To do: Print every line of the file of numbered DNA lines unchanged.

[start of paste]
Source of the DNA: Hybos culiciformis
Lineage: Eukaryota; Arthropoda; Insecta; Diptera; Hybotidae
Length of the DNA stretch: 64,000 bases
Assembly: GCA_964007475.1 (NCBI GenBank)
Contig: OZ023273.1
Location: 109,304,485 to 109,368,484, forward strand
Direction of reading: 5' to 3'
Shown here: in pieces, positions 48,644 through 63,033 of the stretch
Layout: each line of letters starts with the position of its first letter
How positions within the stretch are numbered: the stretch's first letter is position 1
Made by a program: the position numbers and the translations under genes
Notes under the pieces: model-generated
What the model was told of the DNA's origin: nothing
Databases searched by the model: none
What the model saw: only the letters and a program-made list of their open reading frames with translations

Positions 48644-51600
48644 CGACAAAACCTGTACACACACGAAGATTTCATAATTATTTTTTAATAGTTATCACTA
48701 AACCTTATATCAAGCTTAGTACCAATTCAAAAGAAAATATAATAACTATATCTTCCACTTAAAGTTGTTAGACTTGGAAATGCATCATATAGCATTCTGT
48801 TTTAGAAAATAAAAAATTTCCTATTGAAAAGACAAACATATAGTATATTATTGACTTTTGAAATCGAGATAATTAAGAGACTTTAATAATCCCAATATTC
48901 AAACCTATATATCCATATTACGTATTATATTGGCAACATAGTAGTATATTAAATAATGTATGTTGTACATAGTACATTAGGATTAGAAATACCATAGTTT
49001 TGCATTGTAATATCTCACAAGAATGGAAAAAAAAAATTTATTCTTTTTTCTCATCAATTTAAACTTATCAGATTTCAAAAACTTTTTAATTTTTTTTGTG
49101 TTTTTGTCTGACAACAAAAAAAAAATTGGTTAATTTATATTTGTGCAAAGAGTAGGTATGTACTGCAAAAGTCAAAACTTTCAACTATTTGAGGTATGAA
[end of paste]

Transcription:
Source of the DNA: Hybos culiciformis
Lineage: Eukaryota; Arthropoda; Insecta; Diptera; Hybotidae
Length of the DNA stretch: 64,000 bases
Assembly: GCA_964007475.1 (NCBI GenBank)
Contig: OZ023273.1
Location: 109,304,485 to 109,368,484, forward strand
Direction of reading: 5' to 3'
Shown here: in pieces, positions 48,644 through 63,033 of the stretch
Layout: each line of letters starts with the position of its first letter
How positions within the stretch are numbered: the stretch's first letter is position 1
Made by a program: the position numbers and the translations under genes
Notes under the pieces: model-generated
What the model was told of the DNA's origin: nothing
Databases searched by the model: none
What the model saw: only the letters and a program-made list of their open reading frames with translations

Positions 48644-51600
48644 CGACAAAACCTGTACACACACGAAGATTTCATAATTATTTTTTAATAGTTATCACTA
48701 AACCTTATATCAAGCTTAGTACCAATTCAAAAGAAAATATAATAACTATATCTTCCACTTAAAGTTGTTAGACTTGGAAATGCATCATATAGCATTCTGT
48801 TTTAGAAAATAAAAAATTTCCTATTGAAAAGACAAACATATAGTATATTATTGACTTTTGAAATCGAGATAATTAAGAGACTTTAATAATCCCAATATTC
48901 AAACCTATATATCCATATTACGTATTATATTGGCAACATAGTAGTATATTAAATAATGTATGTTGTACATAGTACATTAGGATTAGAAATACCATAGTTT
49001 TGCATTGTAATATCTCACAAGAATGGAAAAAAAAAATTTATTCTTTTTTCTCATCAATTTAAACTTATCAGATTTCAAAAACTTTTTAATTTTTTTTGTG
49101 TTTTTGTCTGACAACAAAAAAAAAATTGGTTAATTTATATTTGTGCAAAGAGTAGGTATGTACTGCAAAAGTCAAAACTTTCAACTATTTGAGGTATGAA